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Black Friday: the Weeklong Day

23 Nov

How many people in Spain had heard of Black Friday a decade ago?  I had through my American relations and then through its stealthy creeping into England, but when I came to Spain some 9 years ago it was not a part of the run up to Christmas.  Though other aspects of US cultural imperialism like “Trick or Treat” and Santa Claus (both purveyors of manipulation and greed) had made their presence felt, the Christmas lights did not go up until early December and sales were safely consigned to January.

Yet over the last 4 or 5 years Black Friday has steadily been gaining traction in Spain, where it has become a weeklong festival of buying, even though the discounts are often not that great.  But a bargain is a bargain, even if we don’t need it, right?

Advertisers, in pursuit of mythical ever-rising profits, constantly bombard us with the message that in order to be happy we have to accumulate more and more possessions; must always upgrade to the latest model; buy the products endorsed by our favourite celebs; and rubbing our neighbours faces in it when they can’t keep up:  Black Friday is our chance to steal a march on them.

Yet, for the majority of folk in the developed world, “Working long hours to spend money we don’t have on things we don’t need to impress people we don’t care about.” (Dave Ramsey) has become the norm.  This strikes me to be a perspicacious evaluation of life in the 21st century.

Black Friday – like its on-line counterpart, Cyber Monday – is symptomatic of our age, the Material Age, in which people are judged more by what they have than by who they are; more by vain words than by actual deeds; where the financial rewards of the “money men” far exceed that of surgeons, teachers or scientists; and where greed for material things has been recast as a virtue.

While it may be that “Money makes the world go round”, Mammon is a heartless god who can never be satisfied and the supposed gains of our greed, as with all such delusions, are but transitory: none shall pass through the grave.

Yet there is a small band of people who counterculturally eschew this American lifestyle export by boycotting vendors who have “Black Friday” sales or by foregoing shopping entirely on that particular Friday.

Jesus warned, “…where your treasure is, there your heart will be also.” (Matthew 6:21).  Where is your heart going to be on Black Friday?

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Weird Weather

5 Jun

Let me start by saying I work in a wine distributors in a small city.  The city lies on the Castillian meseta but within a stone’s throw of the Sierra Gaudarrama.  Usually, the weirdest weather we get is snow in June (and that only but once in a blue moon), but today was perfectly normal; warm (28ºC) and sunny with a scattering of puffy, white cumulus.  So the weather phenomenon I experienced this morning came as a complete surprise.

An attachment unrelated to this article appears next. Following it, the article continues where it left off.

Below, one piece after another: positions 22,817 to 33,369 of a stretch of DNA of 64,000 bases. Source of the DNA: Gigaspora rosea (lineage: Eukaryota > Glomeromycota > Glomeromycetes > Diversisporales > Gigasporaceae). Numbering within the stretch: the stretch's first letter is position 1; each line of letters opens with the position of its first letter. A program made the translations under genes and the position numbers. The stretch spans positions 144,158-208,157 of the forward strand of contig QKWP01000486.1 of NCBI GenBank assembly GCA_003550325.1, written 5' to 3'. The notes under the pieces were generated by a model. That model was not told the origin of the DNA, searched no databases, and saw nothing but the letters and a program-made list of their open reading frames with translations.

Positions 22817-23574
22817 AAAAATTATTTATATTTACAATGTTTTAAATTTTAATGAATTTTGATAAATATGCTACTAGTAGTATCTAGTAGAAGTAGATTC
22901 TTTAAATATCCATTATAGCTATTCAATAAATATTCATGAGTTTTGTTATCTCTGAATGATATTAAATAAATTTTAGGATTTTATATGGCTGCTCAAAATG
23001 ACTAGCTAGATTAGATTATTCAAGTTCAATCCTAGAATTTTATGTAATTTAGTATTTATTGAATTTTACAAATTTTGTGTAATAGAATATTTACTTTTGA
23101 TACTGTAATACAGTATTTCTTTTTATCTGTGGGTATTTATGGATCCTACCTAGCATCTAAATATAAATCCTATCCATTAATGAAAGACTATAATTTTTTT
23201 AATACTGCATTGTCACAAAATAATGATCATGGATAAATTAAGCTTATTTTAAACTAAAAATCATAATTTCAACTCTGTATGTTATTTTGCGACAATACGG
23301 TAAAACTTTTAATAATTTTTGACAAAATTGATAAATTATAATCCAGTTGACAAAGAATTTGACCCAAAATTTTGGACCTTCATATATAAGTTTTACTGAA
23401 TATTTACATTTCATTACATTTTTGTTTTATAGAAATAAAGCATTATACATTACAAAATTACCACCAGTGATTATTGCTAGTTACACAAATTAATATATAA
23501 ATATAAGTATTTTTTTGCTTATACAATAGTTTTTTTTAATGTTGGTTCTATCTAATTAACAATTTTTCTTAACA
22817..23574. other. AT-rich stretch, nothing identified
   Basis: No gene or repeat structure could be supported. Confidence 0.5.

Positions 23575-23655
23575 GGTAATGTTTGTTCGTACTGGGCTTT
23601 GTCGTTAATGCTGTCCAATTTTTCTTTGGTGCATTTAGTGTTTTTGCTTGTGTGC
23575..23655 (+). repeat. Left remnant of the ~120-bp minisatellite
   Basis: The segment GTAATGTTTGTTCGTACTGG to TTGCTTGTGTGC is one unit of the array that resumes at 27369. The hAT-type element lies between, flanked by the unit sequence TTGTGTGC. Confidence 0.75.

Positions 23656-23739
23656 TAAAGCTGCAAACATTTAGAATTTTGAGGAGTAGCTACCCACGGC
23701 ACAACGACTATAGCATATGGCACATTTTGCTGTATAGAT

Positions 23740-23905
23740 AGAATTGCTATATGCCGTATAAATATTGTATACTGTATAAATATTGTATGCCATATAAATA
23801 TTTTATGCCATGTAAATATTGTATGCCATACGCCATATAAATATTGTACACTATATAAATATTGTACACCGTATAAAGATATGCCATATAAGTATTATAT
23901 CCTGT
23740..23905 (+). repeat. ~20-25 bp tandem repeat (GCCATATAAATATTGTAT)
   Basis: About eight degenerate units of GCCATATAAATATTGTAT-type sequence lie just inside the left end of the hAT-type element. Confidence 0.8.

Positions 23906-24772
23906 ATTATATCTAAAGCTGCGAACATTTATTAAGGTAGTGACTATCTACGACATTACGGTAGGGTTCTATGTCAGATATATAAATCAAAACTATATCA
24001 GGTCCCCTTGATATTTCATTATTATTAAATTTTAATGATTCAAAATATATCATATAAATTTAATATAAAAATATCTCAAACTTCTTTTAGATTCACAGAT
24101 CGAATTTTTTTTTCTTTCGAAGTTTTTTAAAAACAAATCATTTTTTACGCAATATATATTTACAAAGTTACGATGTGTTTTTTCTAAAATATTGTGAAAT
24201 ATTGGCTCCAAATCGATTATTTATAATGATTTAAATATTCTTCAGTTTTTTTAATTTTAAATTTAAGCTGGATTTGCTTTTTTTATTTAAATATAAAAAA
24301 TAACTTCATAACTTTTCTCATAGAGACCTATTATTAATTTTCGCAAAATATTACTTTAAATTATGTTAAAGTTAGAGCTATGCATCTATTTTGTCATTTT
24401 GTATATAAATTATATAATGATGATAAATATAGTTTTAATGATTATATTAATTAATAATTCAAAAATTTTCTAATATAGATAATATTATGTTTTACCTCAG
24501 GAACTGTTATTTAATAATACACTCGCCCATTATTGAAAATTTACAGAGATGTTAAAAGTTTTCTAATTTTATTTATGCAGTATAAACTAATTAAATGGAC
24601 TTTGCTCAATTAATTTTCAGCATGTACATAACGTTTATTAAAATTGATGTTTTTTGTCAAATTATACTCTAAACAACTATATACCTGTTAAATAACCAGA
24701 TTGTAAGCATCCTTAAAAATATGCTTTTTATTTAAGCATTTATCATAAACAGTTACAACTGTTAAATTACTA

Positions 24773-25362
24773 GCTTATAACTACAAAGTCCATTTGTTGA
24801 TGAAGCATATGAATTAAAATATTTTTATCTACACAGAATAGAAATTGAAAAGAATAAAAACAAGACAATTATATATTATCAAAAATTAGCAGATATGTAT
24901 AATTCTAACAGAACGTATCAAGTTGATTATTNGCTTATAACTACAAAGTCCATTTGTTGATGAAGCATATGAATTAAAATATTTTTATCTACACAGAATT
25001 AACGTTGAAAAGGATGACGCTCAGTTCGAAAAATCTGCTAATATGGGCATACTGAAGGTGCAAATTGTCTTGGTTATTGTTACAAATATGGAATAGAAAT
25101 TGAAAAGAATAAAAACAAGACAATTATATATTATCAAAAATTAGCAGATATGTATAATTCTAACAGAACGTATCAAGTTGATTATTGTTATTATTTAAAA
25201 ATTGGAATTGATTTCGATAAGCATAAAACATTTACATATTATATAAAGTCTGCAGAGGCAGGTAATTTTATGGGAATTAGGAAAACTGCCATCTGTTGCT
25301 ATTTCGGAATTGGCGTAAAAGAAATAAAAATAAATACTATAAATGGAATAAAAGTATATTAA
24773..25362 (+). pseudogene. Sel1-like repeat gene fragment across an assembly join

It started while I was out in the bodega, stacking a pallet for this morning’s deliveries.  As I was immersed in selecting the boxes of wine listed on the delivery notes, I heard a strange sound.  I couldn’t work out what it was it, so I went out into the shop to investigate.

My first thought on entering the shop was that someone was cleaning our window with a high pressure hose as that is what it both looked and sounded like.  Naturally, I rushed to close the door to avoid the inevitable flood. But as I got closer I could see that it was sand that was blowing in, not water.

When I reached the door, which I rapidly closed, I saw a mini-whirlwind (complete with vortex – about 2m high) sucking all the sand up out of the area in front of the shop and spinning it around.

It lasted less than 2 minutes and vanished as quickly as it had appeared.  The only sign that it had ever been – apart from the mini-desert that had taken refuge in the shop – was the rocky nudity of our normally, sand clad tow-away area.

That’s the first whirlwind (or dust devil) I’ve ever seen; and I got to see it right up close too.  However,  I certainly don’t want to see one any bigger than that,  at least, not anywhere that near.

A Pleasant Surprise

31 Aug

Last night I saw something I’d never seen before.

I was strolling alone through what was once called “the blind man’s holiday”[1], the usual walkers having long gone home to be replaced by dragonflies which skimmed low over my head and pipestrelles [2] that zigzagged their way round me in hot pursuit of the insects that shelter under the trees.  As I ambled along the path at the side of the embalse[3],  something caught the very edge of my sight.

It was a brilliant light shining through the canopy and reflecting indistinctly in the waters.  I couldn’t see it clearly until it had fallen below the treeline, when I was able to see that it was a small ball of fire with a blazing tail streaming behind it.  As I gazed, it started to break up, small pieces falling away in a shower of huge sparks that quickly faded to darkness.  Then, just as suddenly as I’d become aware of it, it was gone.

A meteor!  A beautiful meteor. The first I’d ever seen.

 

 

[1] the time of evening when it is too dark to read but too bright to light the candles

[2] a very small bat that is common in this area

[3] a reservoir caused by damming a river